The fund manager Anthony Scaramucci agreed to sell a large stake in his SkyBridge Capital business to the cryptocurrency billionaire Sam Bankman-Fried to prove it had a long-term future, he said, after suffering investment losses linked to the plunging price of digital assets.
SkyBridge announced on Friday that Bankman-Fried’s FTX Ventures will acquire a 30 per cent stake in the group. As part of the agreement, SkyBridge will spend $40mn to buy cryptocurrencies.
The investment ties together two high-profile figures in markets. Scaramucci briefly served as a White House communications director under former president Donald Trump and hosts the Salt financial conference, which gathered this week in New York.
Bankman-Fried runs FTX, one of the world’s largest crypto exchanges, and has recently deployed his fortune as a saviour of struggling businesses in the crypto sector.
Scaramucci did not disclose the dollar value of FTX Ventures’ deal with SkyBridge, but he said it provided a three-year option to acquire 85 per cent of his fund group.
“If you have $50mn in liquid assets on your balance sheet, people don’t think you’re going out of business,” Scaramucci told reporters at his conference on Monday. “It was very important to me to say that SkyBridge is set up for the next 20 or 30 years.”
Scaramucci said that the FTX deal was a product of poor performance in a poor market. SkyBridge, which has $2.8bn in assets under management, is down 25 per cent this year, he said.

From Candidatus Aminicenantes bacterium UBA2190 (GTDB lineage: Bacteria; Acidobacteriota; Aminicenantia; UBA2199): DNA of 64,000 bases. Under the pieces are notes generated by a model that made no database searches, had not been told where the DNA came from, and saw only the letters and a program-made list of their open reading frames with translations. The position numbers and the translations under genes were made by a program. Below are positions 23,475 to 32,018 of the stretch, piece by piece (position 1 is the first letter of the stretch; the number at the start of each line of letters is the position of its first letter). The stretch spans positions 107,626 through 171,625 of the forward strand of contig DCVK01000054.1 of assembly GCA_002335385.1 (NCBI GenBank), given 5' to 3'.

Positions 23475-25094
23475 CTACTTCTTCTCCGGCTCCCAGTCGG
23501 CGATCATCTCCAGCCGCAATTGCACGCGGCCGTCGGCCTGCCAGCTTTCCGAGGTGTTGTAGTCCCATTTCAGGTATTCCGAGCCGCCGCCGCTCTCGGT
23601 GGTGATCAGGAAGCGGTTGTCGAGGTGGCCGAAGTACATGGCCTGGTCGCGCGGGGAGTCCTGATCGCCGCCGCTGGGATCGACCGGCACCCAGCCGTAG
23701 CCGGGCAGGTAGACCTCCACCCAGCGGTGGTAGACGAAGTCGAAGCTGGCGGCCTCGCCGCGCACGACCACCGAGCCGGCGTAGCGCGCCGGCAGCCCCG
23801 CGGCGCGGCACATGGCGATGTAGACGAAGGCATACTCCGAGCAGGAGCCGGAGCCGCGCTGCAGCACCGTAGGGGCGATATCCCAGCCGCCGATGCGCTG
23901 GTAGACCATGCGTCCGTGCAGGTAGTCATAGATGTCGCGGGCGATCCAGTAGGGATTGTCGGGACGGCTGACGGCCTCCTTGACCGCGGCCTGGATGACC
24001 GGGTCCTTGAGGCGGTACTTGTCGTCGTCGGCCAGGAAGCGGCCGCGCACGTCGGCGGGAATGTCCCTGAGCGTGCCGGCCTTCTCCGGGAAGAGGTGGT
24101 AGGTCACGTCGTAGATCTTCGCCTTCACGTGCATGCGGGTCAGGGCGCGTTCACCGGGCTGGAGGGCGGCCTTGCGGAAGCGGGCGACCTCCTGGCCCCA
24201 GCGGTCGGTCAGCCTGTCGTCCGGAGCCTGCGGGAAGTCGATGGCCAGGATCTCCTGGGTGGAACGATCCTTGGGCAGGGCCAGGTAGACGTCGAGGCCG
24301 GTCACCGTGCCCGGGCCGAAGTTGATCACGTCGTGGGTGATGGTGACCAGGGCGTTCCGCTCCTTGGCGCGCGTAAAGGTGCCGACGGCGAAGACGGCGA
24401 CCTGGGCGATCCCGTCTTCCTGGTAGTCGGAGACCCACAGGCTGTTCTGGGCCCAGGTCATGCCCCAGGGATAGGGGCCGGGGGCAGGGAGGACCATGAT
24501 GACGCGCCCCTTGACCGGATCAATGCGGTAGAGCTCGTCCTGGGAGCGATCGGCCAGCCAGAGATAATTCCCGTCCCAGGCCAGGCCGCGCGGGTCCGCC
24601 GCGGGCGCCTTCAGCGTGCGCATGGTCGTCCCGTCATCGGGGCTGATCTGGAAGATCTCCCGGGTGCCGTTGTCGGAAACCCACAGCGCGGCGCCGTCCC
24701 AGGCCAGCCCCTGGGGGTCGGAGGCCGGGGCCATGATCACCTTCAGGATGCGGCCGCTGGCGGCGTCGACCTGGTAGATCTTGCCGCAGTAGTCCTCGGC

“Bear markets suck,” he added. “If I was doing super-well right now — our performance is mediocre, lacklustre — who knows if we would be doing the transaction.”
Scaramucci said the transaction was decided over a two-hour lunch at a hotel in the Bahamas, where Bankman-Fried is based. Scaramucci was with his family on a Disney cruise that had docked in the islands.
He said he proposed lunch to discuss the possibility of a partnership, as well as to avoid going to a water park with his children. He was initially looking to sell just 15 per cent of his fund group.
SkyBridge has historically invested in hedge funds, but Scaramucci pivoted to cryptocurrencies as he became a public proponent of digital assets. Sixteen per cent of the fund was in crypto before the 2022 sell-off, he said, a figure that has dropped to 8 per cent as the value of digital tokens has fallen.
Scaramucci said the $40mn in crypto purchased with the FTX investment was now worth about $50mn, and believed SkyBridge bought at close to the bottom of the market.
“We didn’t need Sam’s money . . . to run the business,” he said. “We aren’t using the proceeds for anything other than balance sheet commitment.”
He said the deal with the crypto entrepreneur has a three- to five-year horizon and if Bankman-Fried exercised the full SkyBridge stake, Scaramucci would hold the remaining 15 per cent.
Holding up a newspaper illustration of him on a sinking ship laden with cryptocurrencies, Scaramucci said he wasn’t concerned about those who doubted the future of his firm. “I don’t care . . . I framed it and put it in my office.”